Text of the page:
Iteration III (2007): The Power of Forecasts

Four Existing Forecasts

III.1

III.3

III.2

III.4

Six Science Forecasts

III.5

III.7

III.9

III.6

III.8

III.10

The third iteration compares and contrasts maps of seismic hazards, resource depletion, economic models, and epidemic forecasts with maps forecasting the structure and evolution of science.

Real-time weather forecasts are served by the National Oceanic and Atmospheric Administration (NOAA) and the National Aeronautics and Space Administration (NASA). Computational models of the movements of tectonic plates help reduce losses due to earthquakes, volcanic activity, or tsunamis. Economic models let us simulate either catastrophic or sustainable futures for humanity. Epidemic models allow us to understand how interconnected we all are and how actions far away affect us right here.

Daily science and technology forecasts would show science maps with overlays of top experts, institutions, countries, major activity bursts, or emerging research frontiers augmenting our knowledge and decision-making capabilities. Given the importance of such forecasts, one might question why they are not available on TV, in the press, or online.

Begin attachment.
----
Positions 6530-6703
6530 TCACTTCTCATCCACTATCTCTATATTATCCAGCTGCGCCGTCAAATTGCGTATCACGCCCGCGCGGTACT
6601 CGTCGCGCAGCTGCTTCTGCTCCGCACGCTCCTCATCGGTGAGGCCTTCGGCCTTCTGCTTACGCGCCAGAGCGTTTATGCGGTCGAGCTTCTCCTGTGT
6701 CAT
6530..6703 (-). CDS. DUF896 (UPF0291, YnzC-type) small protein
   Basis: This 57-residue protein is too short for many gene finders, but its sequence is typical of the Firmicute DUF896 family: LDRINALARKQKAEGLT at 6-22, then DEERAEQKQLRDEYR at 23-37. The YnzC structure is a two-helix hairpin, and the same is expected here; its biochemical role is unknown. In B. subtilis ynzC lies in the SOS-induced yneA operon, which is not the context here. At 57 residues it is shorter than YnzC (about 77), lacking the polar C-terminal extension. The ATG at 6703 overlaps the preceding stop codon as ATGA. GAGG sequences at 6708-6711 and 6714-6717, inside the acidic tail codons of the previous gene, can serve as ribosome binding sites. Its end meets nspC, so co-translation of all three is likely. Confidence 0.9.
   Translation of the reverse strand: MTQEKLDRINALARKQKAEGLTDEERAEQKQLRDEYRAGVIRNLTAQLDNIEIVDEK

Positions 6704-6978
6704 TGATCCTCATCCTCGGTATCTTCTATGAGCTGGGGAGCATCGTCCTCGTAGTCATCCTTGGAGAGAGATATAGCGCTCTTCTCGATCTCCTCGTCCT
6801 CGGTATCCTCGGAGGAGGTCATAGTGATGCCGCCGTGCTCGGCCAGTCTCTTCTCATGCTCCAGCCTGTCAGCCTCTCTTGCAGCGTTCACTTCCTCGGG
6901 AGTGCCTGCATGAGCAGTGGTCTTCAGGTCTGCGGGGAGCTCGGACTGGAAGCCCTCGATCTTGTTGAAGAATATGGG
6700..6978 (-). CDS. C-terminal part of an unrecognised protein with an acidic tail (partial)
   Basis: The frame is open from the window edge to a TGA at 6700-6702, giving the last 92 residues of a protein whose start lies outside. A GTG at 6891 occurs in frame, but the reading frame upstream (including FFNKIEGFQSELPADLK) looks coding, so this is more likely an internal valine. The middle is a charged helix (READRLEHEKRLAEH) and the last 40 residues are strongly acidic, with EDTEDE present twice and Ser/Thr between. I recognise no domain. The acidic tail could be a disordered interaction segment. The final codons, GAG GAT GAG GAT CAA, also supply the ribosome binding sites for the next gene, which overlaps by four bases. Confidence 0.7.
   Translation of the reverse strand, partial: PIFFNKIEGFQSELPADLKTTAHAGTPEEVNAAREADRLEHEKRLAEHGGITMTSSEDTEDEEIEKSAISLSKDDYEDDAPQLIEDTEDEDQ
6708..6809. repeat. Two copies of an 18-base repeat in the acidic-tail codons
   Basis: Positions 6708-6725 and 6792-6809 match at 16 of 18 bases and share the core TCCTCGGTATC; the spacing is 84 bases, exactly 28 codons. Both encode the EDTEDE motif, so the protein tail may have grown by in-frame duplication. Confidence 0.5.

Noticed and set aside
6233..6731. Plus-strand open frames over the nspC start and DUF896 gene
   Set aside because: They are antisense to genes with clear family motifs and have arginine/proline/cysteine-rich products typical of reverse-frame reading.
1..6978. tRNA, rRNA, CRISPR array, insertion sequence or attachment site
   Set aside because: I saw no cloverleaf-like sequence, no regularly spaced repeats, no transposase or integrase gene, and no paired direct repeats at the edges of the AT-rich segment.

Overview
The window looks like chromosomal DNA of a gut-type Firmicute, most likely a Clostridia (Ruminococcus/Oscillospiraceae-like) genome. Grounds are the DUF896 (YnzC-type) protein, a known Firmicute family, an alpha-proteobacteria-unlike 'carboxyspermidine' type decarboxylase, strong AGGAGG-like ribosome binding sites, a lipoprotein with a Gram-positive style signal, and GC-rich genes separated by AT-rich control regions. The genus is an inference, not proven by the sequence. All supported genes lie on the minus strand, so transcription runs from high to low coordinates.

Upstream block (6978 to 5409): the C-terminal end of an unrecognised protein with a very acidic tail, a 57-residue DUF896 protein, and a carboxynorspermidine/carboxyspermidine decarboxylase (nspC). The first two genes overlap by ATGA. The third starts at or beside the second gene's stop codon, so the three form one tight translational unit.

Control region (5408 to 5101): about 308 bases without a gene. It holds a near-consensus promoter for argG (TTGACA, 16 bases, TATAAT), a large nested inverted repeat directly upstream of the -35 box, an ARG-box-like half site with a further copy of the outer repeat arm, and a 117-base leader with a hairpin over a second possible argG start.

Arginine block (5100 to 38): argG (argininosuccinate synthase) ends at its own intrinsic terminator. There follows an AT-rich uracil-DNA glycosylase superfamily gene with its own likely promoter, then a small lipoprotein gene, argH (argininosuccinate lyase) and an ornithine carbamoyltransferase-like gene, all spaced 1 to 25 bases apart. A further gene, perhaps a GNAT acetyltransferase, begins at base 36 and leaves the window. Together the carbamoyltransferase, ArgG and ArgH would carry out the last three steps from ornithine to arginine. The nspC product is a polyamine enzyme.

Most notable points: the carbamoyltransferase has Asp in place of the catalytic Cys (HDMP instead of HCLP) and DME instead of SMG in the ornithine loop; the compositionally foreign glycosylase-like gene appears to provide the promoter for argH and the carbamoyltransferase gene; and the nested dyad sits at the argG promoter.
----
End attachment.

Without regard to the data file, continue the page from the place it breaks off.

Acknowledgements: This exhibit is supported by the National Science Foundation under Grant No. IIS-0238261, CHE-0524661, IIS-0534909 and IIS-0715303, the James S. McDonnell Foundation; Thomson Reuters; the Cyberinfrastructure for Network Science Center, University Information Technology Services, and the School of Library and Information Science, all three at Indiana University. Some of the data used to generate the science maps is from the Web of Science by Thomson Reuters and Scopus by Elsevier. Any opinions, findings, and conclusions or recommendations expressed in this material are those of the author(s) and do not necessarily reflect the views of the National Science Foundation.